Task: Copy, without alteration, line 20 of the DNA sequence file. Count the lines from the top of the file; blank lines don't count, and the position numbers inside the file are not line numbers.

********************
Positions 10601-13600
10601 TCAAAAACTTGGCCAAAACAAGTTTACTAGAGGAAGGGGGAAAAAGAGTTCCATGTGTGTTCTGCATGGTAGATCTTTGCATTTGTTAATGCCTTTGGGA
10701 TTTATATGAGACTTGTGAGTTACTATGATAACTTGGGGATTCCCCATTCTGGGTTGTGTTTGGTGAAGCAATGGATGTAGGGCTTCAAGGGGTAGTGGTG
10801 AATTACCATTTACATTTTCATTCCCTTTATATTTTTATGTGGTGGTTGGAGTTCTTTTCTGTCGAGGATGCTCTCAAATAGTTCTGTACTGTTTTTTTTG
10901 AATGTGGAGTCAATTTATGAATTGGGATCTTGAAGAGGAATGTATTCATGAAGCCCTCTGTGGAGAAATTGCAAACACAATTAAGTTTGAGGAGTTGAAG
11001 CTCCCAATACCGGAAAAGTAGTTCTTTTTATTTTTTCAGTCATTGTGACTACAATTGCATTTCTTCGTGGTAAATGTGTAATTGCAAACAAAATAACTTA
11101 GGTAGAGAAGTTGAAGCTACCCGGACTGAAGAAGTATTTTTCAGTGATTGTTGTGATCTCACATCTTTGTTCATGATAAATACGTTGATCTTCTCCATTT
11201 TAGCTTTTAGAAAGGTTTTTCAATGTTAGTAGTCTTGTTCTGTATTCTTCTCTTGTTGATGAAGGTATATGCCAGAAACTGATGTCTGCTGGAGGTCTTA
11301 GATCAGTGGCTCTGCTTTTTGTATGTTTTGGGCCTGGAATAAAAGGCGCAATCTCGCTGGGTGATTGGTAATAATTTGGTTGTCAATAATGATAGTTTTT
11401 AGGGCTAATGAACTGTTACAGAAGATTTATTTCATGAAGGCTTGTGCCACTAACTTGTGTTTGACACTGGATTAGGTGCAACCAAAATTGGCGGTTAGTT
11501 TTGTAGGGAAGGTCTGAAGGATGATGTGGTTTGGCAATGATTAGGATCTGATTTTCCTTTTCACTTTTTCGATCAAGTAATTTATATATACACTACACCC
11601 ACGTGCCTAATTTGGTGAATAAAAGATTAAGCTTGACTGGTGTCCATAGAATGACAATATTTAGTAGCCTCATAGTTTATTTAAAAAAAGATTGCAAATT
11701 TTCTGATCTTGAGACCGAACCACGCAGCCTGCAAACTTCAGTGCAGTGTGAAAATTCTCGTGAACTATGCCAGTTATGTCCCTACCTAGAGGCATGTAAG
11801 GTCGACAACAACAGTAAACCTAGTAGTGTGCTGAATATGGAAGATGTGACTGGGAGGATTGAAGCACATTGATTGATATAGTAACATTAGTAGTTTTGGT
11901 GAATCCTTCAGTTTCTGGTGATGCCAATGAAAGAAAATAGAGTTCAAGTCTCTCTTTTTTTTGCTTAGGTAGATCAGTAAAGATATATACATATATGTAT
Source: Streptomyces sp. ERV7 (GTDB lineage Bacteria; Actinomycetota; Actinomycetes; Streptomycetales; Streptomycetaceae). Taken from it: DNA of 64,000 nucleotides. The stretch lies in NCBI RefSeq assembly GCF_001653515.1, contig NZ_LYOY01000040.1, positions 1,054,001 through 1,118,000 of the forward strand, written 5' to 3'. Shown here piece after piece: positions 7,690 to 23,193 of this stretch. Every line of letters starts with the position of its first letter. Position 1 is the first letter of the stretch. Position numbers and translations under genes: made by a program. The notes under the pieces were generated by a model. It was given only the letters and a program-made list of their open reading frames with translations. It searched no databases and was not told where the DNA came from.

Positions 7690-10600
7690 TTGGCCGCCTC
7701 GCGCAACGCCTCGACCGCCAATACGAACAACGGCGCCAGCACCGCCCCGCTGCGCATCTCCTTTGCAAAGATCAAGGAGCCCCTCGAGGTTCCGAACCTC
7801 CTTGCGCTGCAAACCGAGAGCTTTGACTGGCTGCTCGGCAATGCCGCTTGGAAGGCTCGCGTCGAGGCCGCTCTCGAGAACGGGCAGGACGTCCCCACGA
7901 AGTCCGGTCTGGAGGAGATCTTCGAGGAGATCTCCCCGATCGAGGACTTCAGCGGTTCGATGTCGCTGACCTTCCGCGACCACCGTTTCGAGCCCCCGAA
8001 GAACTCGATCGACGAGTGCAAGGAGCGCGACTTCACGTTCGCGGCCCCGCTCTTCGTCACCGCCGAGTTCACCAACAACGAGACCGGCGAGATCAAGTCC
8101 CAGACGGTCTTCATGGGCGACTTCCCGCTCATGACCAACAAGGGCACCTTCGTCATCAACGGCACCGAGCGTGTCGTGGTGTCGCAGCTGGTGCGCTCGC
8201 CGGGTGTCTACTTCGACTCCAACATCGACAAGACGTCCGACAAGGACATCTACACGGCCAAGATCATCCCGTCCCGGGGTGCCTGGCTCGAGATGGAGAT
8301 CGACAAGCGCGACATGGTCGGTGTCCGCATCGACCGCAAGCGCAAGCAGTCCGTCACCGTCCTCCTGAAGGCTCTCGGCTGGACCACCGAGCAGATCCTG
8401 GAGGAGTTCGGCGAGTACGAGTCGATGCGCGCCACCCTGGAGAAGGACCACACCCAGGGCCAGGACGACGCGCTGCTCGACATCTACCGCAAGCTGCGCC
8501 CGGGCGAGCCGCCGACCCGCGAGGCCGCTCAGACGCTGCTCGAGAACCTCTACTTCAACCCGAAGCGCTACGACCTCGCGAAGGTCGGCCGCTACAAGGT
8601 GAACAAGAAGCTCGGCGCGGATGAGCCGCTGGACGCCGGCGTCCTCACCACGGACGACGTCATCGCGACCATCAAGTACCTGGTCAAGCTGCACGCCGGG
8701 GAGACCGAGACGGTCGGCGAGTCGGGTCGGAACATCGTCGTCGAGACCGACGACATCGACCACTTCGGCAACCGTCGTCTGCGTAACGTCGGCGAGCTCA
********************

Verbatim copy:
7801 CTTGCGCTGCAAACCGAGAGCTTTGACTGGCTGCTCGGCAATGCCGCTTGGAAGGCTCGCGTCGAGGCCGCTCTCGAGAACGGGCAGGACGTCCCCACGA